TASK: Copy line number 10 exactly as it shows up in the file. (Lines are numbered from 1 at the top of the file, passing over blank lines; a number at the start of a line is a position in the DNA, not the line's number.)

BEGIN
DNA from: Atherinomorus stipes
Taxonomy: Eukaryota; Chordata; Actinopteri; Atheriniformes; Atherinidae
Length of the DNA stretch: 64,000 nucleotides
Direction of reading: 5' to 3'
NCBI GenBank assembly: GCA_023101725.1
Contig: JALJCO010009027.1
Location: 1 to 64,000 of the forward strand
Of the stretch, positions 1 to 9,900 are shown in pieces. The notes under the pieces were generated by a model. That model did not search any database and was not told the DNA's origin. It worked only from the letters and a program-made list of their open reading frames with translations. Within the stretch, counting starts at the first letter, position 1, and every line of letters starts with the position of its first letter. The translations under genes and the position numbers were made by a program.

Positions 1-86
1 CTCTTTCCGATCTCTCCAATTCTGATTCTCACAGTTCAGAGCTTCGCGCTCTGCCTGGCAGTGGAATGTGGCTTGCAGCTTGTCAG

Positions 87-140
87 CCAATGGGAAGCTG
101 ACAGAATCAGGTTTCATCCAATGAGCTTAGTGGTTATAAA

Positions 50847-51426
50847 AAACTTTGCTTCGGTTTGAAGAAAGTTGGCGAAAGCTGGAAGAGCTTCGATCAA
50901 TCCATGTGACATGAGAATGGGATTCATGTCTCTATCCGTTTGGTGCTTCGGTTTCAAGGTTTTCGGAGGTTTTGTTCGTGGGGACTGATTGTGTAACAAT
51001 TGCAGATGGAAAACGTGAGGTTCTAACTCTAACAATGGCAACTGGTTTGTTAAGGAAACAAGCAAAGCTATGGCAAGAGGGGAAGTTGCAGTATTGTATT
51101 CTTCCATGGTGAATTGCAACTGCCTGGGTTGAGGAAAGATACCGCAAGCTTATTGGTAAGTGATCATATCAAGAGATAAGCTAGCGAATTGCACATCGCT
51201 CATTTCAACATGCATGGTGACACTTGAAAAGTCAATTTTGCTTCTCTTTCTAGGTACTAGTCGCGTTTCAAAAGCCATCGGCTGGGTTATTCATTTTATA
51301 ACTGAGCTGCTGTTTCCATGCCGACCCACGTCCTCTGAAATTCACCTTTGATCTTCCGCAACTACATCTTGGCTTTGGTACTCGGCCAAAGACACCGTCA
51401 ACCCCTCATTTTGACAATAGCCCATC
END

1 CTCTTTCCGATCTCTCCAATTCTGATTCTCACAGTTCAGAGCTTCGCGCTCTGCCTGGCAGTGGAATGTGGCTTGCAGCTTGTCAG